Nick Szabo on acting on extremely long odds with claimed high payoffs:

Beware of what I call Pascal’s scams: movements or belief systems that ask you to hope for or worry about very improbable outcomes that could have very large positive or negative consequences. (The name comes of course from the infinite-reward Wager proposed by Pascal: these days the large-but-finite versions are far more pernicious). Naive expected value reasoning implies that they are worth the effort: if the odds are 1 in 1,000 that I could win $1 billion, and I am risk and time neutral, then I should expend up to nearly $1 million dollars worth of effort to gain this boon. The problems with these beliefs tend to be at least threefold, all stemming from the general uncertainty, i.e. the poor information or lack of information, from which we abstracted the low probability estimate in the first place: because in the messy real world the low probability estimate is almost always due to low or poor evidence rather than being a lottery with well-defined odds.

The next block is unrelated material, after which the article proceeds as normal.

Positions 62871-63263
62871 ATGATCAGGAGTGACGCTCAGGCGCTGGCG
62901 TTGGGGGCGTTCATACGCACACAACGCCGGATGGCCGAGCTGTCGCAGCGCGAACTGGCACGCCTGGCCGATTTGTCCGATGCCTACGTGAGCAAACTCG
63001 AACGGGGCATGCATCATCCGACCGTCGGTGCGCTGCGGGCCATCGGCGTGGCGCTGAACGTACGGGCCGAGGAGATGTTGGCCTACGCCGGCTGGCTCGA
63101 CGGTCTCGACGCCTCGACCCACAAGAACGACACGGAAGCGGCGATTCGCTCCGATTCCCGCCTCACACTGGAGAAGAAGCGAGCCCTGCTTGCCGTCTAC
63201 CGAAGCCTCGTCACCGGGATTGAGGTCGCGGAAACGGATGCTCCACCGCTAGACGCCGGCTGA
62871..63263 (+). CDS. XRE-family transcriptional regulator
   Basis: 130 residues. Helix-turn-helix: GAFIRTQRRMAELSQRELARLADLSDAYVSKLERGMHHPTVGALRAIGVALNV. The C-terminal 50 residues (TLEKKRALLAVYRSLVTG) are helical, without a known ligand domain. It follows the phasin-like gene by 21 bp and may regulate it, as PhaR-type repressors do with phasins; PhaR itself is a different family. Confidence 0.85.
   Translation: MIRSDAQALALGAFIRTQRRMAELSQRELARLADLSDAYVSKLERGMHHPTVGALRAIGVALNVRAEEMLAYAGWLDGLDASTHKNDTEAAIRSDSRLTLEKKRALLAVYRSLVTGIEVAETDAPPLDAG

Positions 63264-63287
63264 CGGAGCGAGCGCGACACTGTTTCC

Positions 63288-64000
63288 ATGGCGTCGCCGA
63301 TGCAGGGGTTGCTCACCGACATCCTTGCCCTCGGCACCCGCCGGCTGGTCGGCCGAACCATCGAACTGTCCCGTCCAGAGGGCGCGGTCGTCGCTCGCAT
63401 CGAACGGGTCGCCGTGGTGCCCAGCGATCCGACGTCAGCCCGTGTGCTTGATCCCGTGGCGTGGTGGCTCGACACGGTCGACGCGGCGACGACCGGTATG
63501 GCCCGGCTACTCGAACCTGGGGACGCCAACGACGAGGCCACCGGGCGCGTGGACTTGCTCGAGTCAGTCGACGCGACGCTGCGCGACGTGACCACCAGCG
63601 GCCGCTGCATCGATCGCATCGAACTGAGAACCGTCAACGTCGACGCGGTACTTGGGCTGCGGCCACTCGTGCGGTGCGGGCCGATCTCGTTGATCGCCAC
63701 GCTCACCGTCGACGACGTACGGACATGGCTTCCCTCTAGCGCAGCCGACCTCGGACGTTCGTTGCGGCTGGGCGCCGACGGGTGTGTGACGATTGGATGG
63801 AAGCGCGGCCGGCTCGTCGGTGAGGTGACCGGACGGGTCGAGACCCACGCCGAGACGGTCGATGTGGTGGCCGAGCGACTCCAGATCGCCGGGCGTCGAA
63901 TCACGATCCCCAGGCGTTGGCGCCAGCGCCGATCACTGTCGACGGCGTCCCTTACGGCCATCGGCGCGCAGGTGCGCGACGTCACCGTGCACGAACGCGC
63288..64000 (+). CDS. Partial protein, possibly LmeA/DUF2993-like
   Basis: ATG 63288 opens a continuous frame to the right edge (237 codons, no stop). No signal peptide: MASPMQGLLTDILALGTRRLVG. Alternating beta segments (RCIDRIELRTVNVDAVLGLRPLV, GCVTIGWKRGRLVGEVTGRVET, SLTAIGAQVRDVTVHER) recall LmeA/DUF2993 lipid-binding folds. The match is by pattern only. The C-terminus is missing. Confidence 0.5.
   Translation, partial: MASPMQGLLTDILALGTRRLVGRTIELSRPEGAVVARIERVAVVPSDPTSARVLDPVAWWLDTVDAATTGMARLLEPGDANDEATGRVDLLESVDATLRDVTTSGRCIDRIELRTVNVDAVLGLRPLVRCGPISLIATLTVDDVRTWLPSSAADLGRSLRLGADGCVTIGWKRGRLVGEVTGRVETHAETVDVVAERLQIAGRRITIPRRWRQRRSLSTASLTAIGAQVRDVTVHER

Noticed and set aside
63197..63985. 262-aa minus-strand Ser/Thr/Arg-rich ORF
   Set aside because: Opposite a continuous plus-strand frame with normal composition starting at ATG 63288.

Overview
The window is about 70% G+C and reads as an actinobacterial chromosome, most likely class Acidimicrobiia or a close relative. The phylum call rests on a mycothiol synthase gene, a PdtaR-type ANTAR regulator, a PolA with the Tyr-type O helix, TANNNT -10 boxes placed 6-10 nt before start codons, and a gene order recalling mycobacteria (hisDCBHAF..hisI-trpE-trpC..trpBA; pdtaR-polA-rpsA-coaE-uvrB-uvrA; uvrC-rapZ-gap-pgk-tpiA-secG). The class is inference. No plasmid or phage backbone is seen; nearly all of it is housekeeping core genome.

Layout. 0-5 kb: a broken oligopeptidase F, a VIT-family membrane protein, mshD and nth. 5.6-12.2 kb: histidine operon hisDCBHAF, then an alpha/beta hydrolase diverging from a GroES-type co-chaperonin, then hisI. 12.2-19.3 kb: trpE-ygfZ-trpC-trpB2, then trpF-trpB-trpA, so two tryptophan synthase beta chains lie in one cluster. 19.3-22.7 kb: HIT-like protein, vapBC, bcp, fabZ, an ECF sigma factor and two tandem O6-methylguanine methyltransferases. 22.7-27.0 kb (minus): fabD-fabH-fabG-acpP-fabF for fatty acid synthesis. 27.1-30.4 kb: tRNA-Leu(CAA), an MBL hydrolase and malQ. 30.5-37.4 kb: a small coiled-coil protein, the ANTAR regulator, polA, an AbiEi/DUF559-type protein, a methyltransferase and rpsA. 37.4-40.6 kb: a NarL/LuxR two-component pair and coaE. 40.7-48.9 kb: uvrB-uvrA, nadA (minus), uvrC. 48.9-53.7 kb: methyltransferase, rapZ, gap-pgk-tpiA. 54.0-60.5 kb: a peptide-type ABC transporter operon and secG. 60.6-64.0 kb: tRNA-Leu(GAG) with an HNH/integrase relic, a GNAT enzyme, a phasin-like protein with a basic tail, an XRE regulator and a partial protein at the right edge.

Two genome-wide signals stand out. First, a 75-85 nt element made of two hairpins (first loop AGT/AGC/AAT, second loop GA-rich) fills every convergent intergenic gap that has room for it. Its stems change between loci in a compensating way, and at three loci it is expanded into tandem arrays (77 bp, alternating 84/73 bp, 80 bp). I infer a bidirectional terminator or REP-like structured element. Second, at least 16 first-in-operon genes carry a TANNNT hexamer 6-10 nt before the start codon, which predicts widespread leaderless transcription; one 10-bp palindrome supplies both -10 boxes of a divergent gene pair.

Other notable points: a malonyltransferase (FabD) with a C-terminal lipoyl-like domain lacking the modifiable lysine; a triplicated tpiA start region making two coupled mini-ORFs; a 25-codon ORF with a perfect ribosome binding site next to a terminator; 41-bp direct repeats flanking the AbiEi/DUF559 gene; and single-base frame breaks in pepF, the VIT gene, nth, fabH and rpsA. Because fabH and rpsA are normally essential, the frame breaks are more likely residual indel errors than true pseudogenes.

Nick clarifies in the comments that he is indeed talking about singularitarians, including his GMU colleague Robin Hanson. This post appears to revisit a comment on an earlier post:

In other words, just because one comes up with quasi-plausible catastrophic scenarios does not put the burden of proof on the skeptics to debunk them or else cough up substantial funds to supposedly combat these alleged threats.